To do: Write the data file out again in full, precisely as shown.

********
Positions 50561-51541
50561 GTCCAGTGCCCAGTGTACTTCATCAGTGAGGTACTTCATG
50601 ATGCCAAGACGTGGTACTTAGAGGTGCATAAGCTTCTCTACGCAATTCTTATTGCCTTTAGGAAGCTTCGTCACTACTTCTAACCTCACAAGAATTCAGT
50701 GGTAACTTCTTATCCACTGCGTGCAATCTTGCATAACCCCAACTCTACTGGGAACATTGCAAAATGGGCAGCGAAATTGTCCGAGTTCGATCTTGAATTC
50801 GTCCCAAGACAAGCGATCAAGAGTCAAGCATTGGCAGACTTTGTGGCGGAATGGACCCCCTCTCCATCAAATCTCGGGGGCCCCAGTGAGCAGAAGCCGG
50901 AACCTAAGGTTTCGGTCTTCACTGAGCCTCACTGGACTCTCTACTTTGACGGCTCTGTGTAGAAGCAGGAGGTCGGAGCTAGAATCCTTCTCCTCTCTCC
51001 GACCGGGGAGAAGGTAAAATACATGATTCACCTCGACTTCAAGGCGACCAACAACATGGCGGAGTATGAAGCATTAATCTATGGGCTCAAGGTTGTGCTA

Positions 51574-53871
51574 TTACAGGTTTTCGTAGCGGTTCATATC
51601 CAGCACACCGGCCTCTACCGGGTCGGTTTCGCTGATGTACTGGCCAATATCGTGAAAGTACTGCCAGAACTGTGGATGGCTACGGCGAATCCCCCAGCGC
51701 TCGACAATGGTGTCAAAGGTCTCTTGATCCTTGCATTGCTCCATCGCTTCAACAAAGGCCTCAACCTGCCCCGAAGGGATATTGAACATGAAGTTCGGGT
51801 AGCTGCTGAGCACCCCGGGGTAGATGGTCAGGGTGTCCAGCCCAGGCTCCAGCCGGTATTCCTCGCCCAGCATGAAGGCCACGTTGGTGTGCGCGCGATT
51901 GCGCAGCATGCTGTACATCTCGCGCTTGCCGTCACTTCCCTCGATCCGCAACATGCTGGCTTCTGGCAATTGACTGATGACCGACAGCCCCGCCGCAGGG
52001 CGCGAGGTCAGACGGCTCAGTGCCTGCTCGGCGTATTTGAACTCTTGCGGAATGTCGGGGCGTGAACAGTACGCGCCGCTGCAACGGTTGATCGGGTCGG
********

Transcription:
Positions 50561-51541
50561 GTCCAGTGCCCAGTGTACTTCATCAGTGAGGTACTTCATG
50601 ATGCCAAGACGTGGTACTTAGAGGTGCATAAGCTTCTCTACGCAATTCTTATTGCCTTTAGGAAGCTTCGTCACTACTTCTAACCTCACAAGAATTCAGT
50701 GGTAACTTCTTATCCACTGCGTGCAATCTTGCATAACCCCAACTCTACTGGGAACATTGCAAAATGGGCAGCGAAATTGTCCGAGTTCGATCTTGAATTC
50801 GTCCCAAGACAAGCGATCAAGAGTCAAGCATTGGCAGACTTTGTGGCGGAATGGACCCCCTCTCCATCAAATCTCGGGGGCCCCAGTGAGCAGAAGCCGG
50901 AACCTAAGGTTTCGGTCTTCACTGAGCCTCACTGGACTCTCTACTTTGACGGCTCTGTGTAGAAGCAGGAGGTCGGAGCTAGAATCCTTCTCCTCTCTCC
51001 GACCGGGGAGAAGGTAAAATACATGATTCACCTCGACTTCAAGGCGACCAACAACATGGCGGAGTATGAAGCATTAATCTATGGGCTCAAGGTTGTGCTA

Positions 51574-53871
51574 TTACAGGTTTTCGTAGCGGTTCATATC
51601 CAGCACACCGGCCTCTACCGGGTCGGTTTCGCTGATGTACTGGCCAATATCGTGAAAGTACTGCCAGAACTGTGGATGGCTACGGCGAATCCCCCAGCGC
51701 TCGACAATGGTGTCAAAGGTCTCTTGATCCTTGCATTGCTCCATCGCTTCAACAAAGGCCTCAACCTGCCCCGAAGGGATATTGAACATGAAGTTCGGGT
51801 AGCTGCTGAGCACCCCGGGGTAGATGGTCAGGGTGTCCAGCCCAGGCTCCAGCCGGTATTCCTCGCCCAGCATGAAGGCCACGTTGGTGTGCGCGCGATT
51901 GCGCAGCATGCTGTACATCTCGCGCTTGCCGTCACTTCCCTCGATCCGCAACATGCTGGCTTCTGGCAATTGACTGATGACCGACAGCCCCGCCGCAGGG
52001 CGCGAGGTCAGACGGCTCAGTGCCTGCTCGGCGTATTTGAACTCTTGCGGAATGTCGGGGCGTGAACAGTACGCGCCGCTGCAACGGTTGATCGGGTCGG